Origin Energy have an online comparison tool for calculating the fuel costs for various vehicle types: all electric, electric hybrid, petrol and diesel based on average km’s travelled.

Having an electric vehicle sitting in the garage at home with a very large battery also offers the potential to use this as a storage device for a ‘smart’ rooftop PV system which could potentially time-shift generation into peak periods. There are many possibilities here.

While we are not likely to see mass uptake of electric vehicles in the near future, technological advances are occurring more quickly and once a killer product hits the market – think iPad when it was first introduced – the level of uptake surprises almost everyone. Its breakthrough products like Tesla’s model S which make people sit up a take notice. While we can’t change our cars as easily as a tablets and e-readers, it will be interesting to see just what happens when the might of the larger car manufacturers is applied to electric vehicles.


About our Guest Author

OwenKelp Owen Kelp is a Brisbane-based Principal at ACIL Allen Consulting.

Owen’s presentation at the recent EUAA Annual Conference included these back-of-the-envelope calculations of the size of electrical load that would be represented by an electric vehicle fleet, which we thought would be of interest to our readers – hence we asked him to make this post here.

Further background to Owen can be found on Owen’s LinkedIn profile.


5 Comments on "Electric Vehicles–some back of the envelope calculations"

  1. Thanks Owen

    For those particularly interested in where Electric Vehicles might be headed, these reports written by Don McPhail as part of his E.S. Cornwall scholarship-sponsored world travels will be of some additional value.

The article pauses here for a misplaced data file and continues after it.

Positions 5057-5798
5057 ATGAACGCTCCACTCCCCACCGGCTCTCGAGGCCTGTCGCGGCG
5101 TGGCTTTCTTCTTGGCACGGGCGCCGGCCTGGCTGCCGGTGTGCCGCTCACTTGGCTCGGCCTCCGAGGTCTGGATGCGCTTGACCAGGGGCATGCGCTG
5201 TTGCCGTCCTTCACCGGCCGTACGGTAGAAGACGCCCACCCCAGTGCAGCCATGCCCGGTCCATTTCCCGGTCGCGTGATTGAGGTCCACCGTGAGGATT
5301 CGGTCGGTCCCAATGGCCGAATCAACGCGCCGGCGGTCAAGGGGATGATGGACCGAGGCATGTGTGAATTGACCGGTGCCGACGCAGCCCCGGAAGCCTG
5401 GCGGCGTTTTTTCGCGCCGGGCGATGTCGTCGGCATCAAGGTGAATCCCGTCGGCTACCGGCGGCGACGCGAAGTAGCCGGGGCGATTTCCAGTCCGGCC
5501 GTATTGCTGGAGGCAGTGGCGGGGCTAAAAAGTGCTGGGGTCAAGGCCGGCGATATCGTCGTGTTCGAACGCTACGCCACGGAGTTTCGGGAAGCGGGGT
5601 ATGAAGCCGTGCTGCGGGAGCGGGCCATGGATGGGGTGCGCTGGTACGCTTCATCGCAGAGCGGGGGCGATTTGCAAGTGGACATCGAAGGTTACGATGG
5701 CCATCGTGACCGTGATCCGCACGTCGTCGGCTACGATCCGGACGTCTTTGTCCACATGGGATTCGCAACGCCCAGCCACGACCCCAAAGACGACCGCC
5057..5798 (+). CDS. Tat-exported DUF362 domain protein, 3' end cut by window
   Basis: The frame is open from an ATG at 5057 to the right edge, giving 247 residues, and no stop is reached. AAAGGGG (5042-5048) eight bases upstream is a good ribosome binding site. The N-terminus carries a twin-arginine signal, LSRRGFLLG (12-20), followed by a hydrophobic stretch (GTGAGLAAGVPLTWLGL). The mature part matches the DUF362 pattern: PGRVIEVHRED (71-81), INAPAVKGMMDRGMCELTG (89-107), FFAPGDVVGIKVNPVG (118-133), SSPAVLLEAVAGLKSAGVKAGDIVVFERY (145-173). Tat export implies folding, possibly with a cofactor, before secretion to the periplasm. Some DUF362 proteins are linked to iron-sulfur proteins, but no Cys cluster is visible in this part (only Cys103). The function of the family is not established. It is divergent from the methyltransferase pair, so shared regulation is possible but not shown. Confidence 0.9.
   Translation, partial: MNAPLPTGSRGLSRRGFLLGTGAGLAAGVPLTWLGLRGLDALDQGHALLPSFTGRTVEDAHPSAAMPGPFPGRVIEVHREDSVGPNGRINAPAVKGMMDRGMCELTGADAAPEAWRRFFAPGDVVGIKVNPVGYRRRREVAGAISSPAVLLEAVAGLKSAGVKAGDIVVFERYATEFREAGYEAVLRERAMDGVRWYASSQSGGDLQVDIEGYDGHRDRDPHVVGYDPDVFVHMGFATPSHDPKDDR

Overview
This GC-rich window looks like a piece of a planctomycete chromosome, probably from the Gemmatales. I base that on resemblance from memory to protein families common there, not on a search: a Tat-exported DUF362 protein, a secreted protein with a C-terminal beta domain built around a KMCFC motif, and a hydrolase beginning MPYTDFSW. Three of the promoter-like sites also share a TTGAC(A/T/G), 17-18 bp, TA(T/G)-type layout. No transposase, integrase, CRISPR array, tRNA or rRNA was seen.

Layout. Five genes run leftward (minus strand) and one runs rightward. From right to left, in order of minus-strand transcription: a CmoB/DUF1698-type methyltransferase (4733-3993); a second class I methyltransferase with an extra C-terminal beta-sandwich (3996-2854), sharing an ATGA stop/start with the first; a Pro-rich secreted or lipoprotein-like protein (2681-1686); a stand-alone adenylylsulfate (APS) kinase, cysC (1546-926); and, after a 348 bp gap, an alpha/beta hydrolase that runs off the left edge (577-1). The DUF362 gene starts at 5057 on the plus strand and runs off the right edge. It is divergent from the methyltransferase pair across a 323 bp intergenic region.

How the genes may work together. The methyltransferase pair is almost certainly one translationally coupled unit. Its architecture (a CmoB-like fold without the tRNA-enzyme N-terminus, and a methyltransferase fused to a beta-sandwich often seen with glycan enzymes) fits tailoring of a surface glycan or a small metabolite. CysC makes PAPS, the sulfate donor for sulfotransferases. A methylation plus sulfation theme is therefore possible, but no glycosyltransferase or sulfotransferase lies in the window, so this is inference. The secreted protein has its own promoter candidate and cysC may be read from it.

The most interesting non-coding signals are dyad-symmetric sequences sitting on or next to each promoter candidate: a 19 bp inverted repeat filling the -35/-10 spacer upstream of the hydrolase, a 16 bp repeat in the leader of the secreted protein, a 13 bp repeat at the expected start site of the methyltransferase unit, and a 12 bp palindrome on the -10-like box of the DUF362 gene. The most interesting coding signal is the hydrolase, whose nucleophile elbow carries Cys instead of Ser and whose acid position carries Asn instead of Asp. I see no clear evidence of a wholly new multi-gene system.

Paul

  2. There are multiple proponents of “EV’s as energy storage”. While I concede the possibility, I’m not convinced of the actuality.
    * The EV owner wants to drive home with a charged car. Peak lopping of commercial demand from EV V2grid could leave him with barely sufficient charge to get home. Yes this could be managed, – my point is that it needs to be managed, and that the “free lunch” is a pretty meagre feed.
    * Charge cycling of conventional batteries decreases battery life. While this is apparently less of a problem for Li-Ion and some other new technologies, the EV owner still needs to be convinced of this

    On the other hand, EV’s at parking stations throughout the day might well be a convenient sink for renewables generation. With some smarts in the charging systems, varying charge rates could significantly reduce the need for alternative back-up generation for renewables. For example, sudden reductions in PV in a large regional city as clouds passed over could be offset by suspension of EV charging, rather than requiring a step-up of gas turbine generation.

    • I agree Phil, until batteries are really cheap no-one would be crazy enough to cycle them for a measly dollar or two. And if offpeak flattens right out with all the new dispatchable demand there might be even less financial incentive to so on a day-to-day basis.

  3. It was a good presentation from Owen, should this scenario eventuate I cannot wait for the relevant network and retail tariff for the new peak period between 11pm and 2am.